Deeply unimpressed by the feckless rhetoric flung about by Australian politicians, on both sides of the house, in support of the behemoth that is the proposed Adani Coal Mine—climate change has become a raging hornet in my head. I know I am not alone. It’s one thing to have read the science, including how denial about climate change works, accept climate change is happening, and quite another to be viscerally seized by the stark reality of its consequences and feel like an idiot for worrying about anything else but this.
There are reasons to be optimistic and not submit to the grim fear that we are lackadaisically poised for self destruction and hell yeah, I’m looking for signs that we are moving in the right direction but we are not. The fact remains that a united global effort is required and Australia, for its part, is failing dismally.
SPOILER ALERT: Australia has no bi–partisan, long–term, credible climate change policy at a time when we, and the rest of world, have never been more threatened by the actuality of climate events. It’s predicted that Australia will not reach its current Paris climate change commitments to reduce emissions between 26 and 28 per cent by 2030. And then there’s the rest.
98% of the world’s scientists believe human activity is causing climate change through the mining and burning of fossil fuels (coal, oil, gas), in turn driving the frightening increase in greenhouse gases, which warm the Earth’s atmosphere. With that comes: extreme weather (Cyclone Debbie), endangerment of ecosystems and water security, the warming of oceans and subsequent bleaching of coral reefs, infectious diseases, famine and a threat to national security (war). It’s not some lefty greenie conspiracy—even the US military consider climate change a “threat multiplier” for conflict and believe Australia is neither prepared, nor taking the opportunity in the Asia Pacific region to lead the way.
FACT: The State of Australia’s Environment report, tabled in parliament in March 2017, by the Federal Government, has revealed that the consequences of climate change are increasing and could be irreversible.
FACT: Two members (Economics Professor John Quiggan, University of Queensland) and Danny Price, Economist and leading expert in energy economics) of the Government’s own Climate Change Authority resigned.
John Quiggan: My immediate reason for doing so is the government’s failure to respond, as legally required, to the Third Report of the Special Review undertaken by the Authority at the government’s request. The government has already indicated that it will reject the key recommendations of the review, particularly the introduction of an emissions intensity scheme for the electricity industry The government’s refusal to accept the advice of its own Authority, despite wide support for that advice from business, environmental groups and the community as a whole, reflects the comprehensive failure of its policies on energy and the environment.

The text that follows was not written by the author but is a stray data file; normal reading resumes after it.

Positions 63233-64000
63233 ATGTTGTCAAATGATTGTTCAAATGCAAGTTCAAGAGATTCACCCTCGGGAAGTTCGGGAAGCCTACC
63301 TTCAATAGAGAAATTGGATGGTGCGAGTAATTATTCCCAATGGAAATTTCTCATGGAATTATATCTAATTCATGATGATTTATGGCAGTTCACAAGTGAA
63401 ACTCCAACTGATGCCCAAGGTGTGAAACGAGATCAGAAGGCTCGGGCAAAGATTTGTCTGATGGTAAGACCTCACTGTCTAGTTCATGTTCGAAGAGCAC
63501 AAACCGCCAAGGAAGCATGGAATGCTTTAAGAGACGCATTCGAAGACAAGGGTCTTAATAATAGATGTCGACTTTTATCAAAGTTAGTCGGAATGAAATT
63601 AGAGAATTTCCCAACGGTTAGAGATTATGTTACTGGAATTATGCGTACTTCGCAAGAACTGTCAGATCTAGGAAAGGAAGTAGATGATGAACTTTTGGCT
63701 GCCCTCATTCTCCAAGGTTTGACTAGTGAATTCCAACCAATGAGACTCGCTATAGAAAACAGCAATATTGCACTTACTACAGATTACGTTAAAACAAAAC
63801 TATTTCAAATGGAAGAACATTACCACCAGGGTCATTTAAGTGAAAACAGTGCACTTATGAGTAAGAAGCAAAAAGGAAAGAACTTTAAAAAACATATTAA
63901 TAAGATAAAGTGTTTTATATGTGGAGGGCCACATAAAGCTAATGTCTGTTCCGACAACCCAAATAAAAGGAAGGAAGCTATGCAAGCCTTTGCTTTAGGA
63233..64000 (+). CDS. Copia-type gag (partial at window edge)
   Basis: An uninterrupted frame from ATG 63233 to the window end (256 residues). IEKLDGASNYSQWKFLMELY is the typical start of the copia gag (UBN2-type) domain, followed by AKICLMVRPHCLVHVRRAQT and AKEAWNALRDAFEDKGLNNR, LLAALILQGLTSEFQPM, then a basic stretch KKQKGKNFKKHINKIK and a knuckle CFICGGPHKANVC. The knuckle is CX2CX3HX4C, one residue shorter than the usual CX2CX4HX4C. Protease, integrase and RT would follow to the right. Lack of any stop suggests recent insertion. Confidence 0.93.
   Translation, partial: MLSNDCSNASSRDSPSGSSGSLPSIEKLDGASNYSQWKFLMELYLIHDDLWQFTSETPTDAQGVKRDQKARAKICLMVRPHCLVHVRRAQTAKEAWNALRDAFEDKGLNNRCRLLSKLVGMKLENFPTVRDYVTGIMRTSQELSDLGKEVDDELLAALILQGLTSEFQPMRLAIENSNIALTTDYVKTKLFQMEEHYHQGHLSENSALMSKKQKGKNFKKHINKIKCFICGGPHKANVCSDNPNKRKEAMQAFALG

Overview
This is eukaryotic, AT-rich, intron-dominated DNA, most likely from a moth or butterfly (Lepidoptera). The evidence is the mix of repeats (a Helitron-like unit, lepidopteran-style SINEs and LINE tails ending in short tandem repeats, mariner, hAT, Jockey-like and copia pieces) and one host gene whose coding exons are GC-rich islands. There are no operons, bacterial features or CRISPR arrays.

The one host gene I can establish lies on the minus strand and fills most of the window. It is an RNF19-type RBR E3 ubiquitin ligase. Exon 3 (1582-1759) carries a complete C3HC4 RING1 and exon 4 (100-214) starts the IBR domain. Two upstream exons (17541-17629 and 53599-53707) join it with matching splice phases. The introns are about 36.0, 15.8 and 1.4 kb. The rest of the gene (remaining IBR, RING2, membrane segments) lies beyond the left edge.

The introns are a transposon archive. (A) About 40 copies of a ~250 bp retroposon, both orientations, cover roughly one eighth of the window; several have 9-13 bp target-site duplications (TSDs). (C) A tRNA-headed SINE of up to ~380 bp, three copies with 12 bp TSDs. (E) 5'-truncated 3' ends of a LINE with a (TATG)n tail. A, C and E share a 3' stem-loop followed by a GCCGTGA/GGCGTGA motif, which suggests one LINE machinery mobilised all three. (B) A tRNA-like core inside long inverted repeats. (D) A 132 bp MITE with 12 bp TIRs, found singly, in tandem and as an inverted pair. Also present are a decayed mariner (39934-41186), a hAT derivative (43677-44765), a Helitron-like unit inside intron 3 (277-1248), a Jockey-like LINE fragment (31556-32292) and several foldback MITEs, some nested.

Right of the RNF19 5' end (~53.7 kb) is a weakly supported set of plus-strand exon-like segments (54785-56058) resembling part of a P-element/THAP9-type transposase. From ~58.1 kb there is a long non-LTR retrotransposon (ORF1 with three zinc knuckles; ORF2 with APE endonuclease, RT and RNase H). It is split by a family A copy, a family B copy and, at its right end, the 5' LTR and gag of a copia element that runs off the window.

One February summer afternoon, overwhelmed by searing temperatures combined with 100% humidity, ‘cabin fever’ (usually associated with weather so ferociously cold that berserk behaviour sets in when trapped inside) took hold… but this was heat and it was something else. Heat had never put me off doing what I wanted to do, despite being genetically designed for Scotland. I spent my early childhood in Western Australia where, without sun-screen, we fried our faces and would bust blood blisters on the soles of our feet so we could run bare-foot and pain-free, on hot, melting asphalt and across prickle-infested verges… It’s not like I haven’t experienced hot summers.
This day, as is the daily habit—not mine but that of the man I live with—I checked the BOM weather map on my iPhone; the image was a vision of swirling red, yellow and orange: Australia looked like it was on fire because it was.
I headed for a park by Sydney harbour, one I go to most days because it’s walking distance from my inner city home and a sublime break from urban intensity—green open spaces, trees, water, all manner of people, dogs, wild native birds, the odd cat on a leash, fish that jump, and visiting fairy penguins all of which co-exist—the mood is always gently joyous, even on grey days. This day, the park was spookily empty. On any other weekend at 5pm, there would have been several packs of 20-30 somethings picnicking, dog-walkers, teenagers playing football, toddlers making a run for it as their parents try to catch them and bundle them home, the odd crazy white person still sunbathing while looking overly tan… But it was evidently too hot to venture out. Those who had were either standing still or taking it very slow—stunned like the cockatoos untypically silent and the flighty lorikeets barely shifting in the trees. I looked up at the sky and thought: the light reminds me of Lars Von Trier’s film Melancholia…
(It’s a jump, I know, but go with me here…)